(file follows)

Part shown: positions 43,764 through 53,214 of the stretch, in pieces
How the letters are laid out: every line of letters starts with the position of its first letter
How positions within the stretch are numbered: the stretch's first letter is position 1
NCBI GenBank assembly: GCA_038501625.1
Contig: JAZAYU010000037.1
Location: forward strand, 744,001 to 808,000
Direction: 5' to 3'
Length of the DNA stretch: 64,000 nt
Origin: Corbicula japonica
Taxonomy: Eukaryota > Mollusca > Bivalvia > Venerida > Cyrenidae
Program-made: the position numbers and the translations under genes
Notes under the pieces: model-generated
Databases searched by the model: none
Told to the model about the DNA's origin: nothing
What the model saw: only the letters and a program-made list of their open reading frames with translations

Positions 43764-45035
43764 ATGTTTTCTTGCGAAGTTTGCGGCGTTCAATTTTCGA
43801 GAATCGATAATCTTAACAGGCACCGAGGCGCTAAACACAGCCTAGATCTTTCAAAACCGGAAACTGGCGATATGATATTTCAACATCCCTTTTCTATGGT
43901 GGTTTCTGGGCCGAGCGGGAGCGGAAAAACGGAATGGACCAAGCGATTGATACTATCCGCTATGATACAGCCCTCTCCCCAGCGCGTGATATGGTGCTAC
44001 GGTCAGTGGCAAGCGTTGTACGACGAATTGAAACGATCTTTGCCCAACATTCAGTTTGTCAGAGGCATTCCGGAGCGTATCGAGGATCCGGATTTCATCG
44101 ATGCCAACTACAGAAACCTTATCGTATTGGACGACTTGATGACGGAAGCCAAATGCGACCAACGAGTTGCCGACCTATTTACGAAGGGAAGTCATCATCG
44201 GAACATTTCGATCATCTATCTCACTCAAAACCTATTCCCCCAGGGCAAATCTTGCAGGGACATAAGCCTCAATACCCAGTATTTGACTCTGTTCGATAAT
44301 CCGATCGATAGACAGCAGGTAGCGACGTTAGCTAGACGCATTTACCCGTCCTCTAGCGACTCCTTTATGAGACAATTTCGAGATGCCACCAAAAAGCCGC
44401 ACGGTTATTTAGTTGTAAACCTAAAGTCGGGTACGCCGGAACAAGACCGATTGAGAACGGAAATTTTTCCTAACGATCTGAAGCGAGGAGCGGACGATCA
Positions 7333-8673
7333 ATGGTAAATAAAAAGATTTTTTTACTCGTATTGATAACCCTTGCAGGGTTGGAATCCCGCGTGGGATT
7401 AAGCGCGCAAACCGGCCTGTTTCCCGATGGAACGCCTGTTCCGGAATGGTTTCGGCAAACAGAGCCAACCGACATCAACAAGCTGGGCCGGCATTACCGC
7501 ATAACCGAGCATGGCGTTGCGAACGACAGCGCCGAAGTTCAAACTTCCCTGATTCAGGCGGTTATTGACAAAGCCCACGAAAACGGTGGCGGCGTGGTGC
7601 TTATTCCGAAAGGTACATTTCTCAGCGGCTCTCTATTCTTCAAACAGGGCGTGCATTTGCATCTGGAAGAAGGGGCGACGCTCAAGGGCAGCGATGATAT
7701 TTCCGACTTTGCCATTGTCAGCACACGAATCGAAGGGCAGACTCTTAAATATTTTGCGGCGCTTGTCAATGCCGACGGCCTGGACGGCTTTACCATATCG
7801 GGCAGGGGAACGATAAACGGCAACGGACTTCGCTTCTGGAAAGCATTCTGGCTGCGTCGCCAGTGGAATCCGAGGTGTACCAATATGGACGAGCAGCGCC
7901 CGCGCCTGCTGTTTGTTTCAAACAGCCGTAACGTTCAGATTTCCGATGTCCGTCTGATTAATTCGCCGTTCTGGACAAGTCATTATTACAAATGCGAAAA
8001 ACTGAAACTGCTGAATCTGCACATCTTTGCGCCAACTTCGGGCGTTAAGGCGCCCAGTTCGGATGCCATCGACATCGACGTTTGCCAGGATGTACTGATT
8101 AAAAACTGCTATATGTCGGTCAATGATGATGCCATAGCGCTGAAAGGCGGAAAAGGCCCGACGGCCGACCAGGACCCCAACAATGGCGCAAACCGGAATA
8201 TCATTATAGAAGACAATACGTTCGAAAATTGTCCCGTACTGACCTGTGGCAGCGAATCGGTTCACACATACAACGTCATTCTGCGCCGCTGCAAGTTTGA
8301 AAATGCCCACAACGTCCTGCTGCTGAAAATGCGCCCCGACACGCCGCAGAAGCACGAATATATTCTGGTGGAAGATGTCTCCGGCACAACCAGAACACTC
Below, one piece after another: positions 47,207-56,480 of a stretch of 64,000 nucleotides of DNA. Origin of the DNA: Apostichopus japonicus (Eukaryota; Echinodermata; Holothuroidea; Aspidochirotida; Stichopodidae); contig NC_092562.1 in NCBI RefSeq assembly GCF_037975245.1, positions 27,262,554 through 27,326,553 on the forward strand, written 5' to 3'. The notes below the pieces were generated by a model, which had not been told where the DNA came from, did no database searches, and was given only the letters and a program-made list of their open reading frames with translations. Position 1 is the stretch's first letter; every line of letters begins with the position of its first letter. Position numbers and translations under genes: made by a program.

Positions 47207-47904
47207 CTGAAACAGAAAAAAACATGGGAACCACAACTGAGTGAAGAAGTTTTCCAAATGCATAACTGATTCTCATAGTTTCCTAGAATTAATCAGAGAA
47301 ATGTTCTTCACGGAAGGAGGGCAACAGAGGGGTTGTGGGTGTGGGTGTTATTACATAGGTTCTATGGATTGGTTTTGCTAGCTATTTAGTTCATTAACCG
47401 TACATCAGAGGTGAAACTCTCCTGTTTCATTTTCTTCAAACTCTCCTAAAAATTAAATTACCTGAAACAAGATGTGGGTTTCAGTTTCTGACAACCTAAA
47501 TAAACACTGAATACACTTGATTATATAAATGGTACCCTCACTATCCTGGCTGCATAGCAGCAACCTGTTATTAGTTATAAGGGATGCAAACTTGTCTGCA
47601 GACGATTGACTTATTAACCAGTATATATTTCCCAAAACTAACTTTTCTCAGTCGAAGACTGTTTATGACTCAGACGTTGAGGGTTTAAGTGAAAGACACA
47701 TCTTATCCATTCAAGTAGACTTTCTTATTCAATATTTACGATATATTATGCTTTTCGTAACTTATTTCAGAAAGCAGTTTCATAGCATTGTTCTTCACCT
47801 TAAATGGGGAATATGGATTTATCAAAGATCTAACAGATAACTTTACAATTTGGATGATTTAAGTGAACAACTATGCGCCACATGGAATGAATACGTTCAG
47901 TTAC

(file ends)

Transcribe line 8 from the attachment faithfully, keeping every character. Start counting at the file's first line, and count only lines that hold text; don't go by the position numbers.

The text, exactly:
Length of the DNA stretch: 64,000 nt